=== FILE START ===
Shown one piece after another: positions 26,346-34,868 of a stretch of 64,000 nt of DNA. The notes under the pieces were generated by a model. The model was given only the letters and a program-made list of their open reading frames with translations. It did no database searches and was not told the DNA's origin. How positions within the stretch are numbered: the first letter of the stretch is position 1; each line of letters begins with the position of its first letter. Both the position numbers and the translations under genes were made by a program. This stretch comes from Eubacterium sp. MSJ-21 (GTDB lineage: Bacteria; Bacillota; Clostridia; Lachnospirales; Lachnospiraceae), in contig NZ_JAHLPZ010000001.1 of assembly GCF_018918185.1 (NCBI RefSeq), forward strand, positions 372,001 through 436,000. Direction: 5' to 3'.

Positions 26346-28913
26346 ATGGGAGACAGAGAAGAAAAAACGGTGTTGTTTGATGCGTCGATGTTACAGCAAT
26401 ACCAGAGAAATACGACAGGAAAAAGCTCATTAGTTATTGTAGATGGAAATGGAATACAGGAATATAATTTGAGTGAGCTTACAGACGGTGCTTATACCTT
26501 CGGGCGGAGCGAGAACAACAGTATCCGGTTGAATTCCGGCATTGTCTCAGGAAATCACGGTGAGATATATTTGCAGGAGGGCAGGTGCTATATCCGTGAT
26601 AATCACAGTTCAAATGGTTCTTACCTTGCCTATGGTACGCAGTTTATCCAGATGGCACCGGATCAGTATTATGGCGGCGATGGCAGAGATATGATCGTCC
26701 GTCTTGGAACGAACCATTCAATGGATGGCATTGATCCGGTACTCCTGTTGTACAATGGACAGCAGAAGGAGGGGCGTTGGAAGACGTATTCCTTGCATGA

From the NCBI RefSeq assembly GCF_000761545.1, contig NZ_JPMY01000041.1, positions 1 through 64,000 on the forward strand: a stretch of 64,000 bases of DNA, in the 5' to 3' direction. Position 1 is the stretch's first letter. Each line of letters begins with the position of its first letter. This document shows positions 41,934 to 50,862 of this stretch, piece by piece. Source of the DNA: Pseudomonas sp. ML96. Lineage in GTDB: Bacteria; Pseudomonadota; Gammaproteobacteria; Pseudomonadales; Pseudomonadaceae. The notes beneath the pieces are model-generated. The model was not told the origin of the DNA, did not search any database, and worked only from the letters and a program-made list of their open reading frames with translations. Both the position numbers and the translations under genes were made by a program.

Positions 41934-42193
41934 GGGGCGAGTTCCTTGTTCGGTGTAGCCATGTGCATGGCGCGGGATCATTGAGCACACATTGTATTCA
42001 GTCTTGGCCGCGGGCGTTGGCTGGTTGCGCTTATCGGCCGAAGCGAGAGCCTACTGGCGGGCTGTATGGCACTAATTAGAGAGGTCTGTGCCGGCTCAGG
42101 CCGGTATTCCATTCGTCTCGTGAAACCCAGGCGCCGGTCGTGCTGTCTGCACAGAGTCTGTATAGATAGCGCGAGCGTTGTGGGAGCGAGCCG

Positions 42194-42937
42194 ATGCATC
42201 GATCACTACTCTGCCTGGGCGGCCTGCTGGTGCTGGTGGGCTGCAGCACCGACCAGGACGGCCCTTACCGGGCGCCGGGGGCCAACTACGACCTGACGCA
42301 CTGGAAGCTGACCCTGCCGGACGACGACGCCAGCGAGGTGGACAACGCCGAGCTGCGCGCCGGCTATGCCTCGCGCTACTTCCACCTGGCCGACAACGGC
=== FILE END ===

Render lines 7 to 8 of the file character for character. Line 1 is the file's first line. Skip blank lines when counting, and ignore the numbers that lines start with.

26701 GTCTTGGAACGAACCATTCAATGGATGGCATTGATCCGGTACTCCTGTTGTACAATGGACAGCAGAAGGAGGGGCGTTGGAAGACGTATTCCTTGCATGA

From the NCBI RefSeq assembly GCF_000761545.1, contig NZ_JPMY01000041.1, positions 1 through 64,000 on the forward strand: a stretch of 64,000 bases of DNA, in the 5' to 3' direction. Position 1 is the stretch's first letter. Each line of letters begins with the position of its first letter. This document shows positions 41,934 to 50,862 of this stretch, piece by piece. Source of the DNA: Pseudomonas sp. ML96. Lineage in GTDB: Bacteria; Pseudomonadota; Gammaproteobacteria; Pseudomonadales; Pseudomonadaceae. The notes beneath the pieces are model-generated. The model was not told the origin of the DNA, did not search any database, and worked only from the letters and a program-made list of their open reading frames with translations. Both the position numbers and the translations under genes were made by a program.